June 7, 2019 | Science, Society
A water pump hums in the background and a light breeze runs throughout the cattails as Kaitlynn Weisgerber’s net breaks the mirrored surface of the northeast Edmonton stormwater pond.
She may be hundreds of kilometres away from the nearest ocean, but the invertebrate, water and soil samples the fourth-year biological sciences student is collecting could be tied to the plastic pollution crisis in the world’s largest bodies of water – and in the bodies of the animals that call them home.
Kaitlynn is one of 10 student research assistants who have been working with Dr. Matthew Ross, assistant professor of chemistry, and Dr. David Locky, associate professor of biological sciences, over the past three summers on a project that centres on microscopic fragments of plastic (the size of a sesame seed and smaller) in Edmonton’s waterways.
“Most people don’t understand that the vast majority of the plastic we use is never recycled,” says Matt. “Plastic doesn’t biodegrade back to its original components – it breaks down into smaller and small pieces, and those pieces have to end up somewhere.”
That somewhere could be in freshwater systems so in 2017, with support from Matt’s Natural Sciences and Engineering Research Council (NSERC) Discovery Grant and a MacEwan University Strategic Research Grant, he and David began looking in the North Saskatchewan River.
Since then, they’ve expanded the microplastics search to over 50 sites in and around Edmonton, including natural wetlands and several of the city’s stormwater ponds. The bad news?
“We found microplastics in every body of water we tested,” says David.
Dr. David Locky, Dr. Matthew Ross, and student research assistants Kaitlynn Weisgerber, Tianna Groeneveld and Danielle Molenaar on the first of the sites the team will visit this summer.
But the news isn’t all bad. Knowing the plastic is present gives the researchers a place to start looking for a way to stop the flow of plastics into our waterways. Now, they’re collecting additional samples of water and sediment to determine where the plastic is coming from, how it gets into freshwater systems, and if the microplastics get trapped in sediment or travel downstream in water that is ultimately transported back into the oceans.
Matt and David have also started looking to see if microplastics are making their way into the aquatic invertebrate species (insects, snails, leeches) that live in freshwater systems. “Because invertebrates represent the bottom of food webs, if they are ingesting microplastics – either directly or indirectly – it could have implications for species further up the food chain,” David explains.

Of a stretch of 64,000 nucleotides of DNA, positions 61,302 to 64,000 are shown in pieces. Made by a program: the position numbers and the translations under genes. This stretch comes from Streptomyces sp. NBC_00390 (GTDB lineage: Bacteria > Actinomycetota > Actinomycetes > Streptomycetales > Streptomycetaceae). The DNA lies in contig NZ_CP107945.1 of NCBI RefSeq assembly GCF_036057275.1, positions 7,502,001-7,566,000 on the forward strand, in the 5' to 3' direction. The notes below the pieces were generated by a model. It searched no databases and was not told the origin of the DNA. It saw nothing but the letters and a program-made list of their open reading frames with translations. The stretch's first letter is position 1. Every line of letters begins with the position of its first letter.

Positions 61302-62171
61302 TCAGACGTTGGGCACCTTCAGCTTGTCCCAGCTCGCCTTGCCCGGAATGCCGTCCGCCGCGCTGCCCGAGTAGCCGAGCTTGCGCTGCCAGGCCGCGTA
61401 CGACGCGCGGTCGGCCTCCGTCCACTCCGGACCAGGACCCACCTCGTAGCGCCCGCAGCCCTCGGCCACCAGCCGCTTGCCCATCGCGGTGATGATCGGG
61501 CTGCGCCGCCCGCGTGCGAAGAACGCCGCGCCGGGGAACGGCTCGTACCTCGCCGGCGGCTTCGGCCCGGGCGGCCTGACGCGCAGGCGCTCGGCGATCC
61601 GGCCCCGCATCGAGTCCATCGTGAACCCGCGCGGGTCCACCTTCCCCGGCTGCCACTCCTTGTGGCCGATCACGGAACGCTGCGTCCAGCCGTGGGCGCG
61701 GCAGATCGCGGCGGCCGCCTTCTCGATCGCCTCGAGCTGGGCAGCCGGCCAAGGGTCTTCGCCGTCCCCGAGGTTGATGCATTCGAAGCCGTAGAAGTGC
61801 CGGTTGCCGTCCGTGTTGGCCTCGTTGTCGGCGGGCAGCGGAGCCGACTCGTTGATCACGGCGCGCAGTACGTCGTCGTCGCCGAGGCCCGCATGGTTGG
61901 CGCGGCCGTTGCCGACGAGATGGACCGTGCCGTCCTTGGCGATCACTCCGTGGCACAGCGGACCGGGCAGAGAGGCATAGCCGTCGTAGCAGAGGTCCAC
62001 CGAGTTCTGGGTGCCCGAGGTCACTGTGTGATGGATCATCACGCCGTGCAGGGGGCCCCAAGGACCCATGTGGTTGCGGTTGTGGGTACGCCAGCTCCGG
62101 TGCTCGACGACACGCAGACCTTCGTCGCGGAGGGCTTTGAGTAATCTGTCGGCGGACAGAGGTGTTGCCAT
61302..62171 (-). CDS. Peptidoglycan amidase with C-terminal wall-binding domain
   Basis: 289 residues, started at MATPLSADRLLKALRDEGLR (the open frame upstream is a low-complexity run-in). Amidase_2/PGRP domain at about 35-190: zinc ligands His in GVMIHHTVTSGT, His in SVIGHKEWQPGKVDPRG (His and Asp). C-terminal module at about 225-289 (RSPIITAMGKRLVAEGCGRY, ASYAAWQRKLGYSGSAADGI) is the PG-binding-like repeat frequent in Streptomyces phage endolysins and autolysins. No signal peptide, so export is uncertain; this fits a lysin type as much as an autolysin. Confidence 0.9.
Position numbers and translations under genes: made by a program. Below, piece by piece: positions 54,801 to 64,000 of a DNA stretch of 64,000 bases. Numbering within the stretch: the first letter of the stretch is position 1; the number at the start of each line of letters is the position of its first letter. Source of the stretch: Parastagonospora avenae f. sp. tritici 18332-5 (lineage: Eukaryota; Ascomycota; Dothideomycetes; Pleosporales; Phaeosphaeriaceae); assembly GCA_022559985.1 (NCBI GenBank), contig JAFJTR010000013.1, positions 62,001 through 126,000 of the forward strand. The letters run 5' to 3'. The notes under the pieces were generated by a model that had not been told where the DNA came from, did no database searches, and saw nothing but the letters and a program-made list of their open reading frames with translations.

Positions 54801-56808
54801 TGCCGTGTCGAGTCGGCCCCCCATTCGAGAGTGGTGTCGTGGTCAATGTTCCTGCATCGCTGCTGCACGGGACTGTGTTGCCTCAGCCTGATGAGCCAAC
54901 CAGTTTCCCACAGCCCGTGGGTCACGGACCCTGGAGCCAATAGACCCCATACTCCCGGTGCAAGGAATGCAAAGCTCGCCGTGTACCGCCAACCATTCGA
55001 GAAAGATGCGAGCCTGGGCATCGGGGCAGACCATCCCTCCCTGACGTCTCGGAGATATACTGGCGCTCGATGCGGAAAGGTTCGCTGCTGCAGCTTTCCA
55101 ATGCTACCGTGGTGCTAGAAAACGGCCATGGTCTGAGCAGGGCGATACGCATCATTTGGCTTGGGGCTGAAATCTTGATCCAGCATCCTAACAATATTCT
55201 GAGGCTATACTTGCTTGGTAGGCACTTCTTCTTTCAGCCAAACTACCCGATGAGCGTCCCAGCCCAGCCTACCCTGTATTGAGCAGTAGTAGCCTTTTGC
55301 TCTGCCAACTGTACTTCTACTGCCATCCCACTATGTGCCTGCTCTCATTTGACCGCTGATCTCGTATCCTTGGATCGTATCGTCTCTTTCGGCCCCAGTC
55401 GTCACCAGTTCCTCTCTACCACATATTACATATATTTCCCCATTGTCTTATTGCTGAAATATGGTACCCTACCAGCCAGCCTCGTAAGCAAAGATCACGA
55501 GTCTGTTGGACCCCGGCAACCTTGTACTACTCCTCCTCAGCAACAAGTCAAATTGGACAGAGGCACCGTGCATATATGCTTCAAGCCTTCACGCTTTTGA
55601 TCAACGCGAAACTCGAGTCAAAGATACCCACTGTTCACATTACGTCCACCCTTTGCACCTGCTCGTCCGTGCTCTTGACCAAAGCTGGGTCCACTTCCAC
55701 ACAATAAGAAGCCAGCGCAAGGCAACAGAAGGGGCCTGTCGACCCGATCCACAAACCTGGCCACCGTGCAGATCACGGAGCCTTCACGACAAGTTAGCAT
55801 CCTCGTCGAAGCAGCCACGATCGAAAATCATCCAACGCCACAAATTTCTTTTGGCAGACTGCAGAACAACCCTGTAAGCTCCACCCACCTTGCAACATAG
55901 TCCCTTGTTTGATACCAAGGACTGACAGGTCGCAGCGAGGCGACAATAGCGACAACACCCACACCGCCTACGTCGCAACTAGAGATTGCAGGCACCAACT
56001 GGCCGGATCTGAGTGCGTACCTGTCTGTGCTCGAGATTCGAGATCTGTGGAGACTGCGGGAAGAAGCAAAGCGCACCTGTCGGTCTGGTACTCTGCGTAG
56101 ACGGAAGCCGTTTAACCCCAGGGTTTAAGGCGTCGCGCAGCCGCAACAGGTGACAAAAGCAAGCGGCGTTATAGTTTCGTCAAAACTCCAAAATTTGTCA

And this spring, student research assistants are once again out into the field with Matt and David collecting additional samples of water and sediment, and the first invertebrate samples, from a variety of sites around Edmonton. They’ll bring the samples back to the lab where they will use chemical reactions to eliminate organic materials, and put what remains under a microscope to look for evidence of microplastics – typically fibres from synthetic clothing or broken-down pieces of larger plastics. Then, the work of analyzing the data and writing up the results continues.
Streamlining the process
Visually detecting the tiny plastic fragments under a microscope is time-consuming work, so Matt has also teamed up with colleague Dr. Roland Lee, assistant professor in chemistry, in a spin-off project to develop new lab tools and methods.
The research – the first of its kind in Alberta and among the first in Canada – simply wouldn’t be possible without help from students, who are funded by NSERC Undergraduate Student Research Awards and MacEwan University Undergraduate Student Research Initiative grants.
And though it will take time to answer the questions Matt, David and their students are asking, there’s no doubt the work is important for many people, including those of us who might not realize that what we do in landlocked Alberta could have consequences in the world’s oceans.
“We see pictures of turtles and whales with stomachs full of plastic and it may seem far away,” says Matt. “But plastic pollution can have impacts on the local environment too. We’re hoping to figure out where it’s coming from so we can better control those sources and keep plastic waste out of the environment here – and ultimately downstream and in the oceans as well.”
Our alumni in action
Marine biologist and MacEwan alumna Dr. Jennifer Lavers (Bachelor of Science Transfer, ‘01) recently published research that shows there may be far more plastic along the world’s coastlines than we think.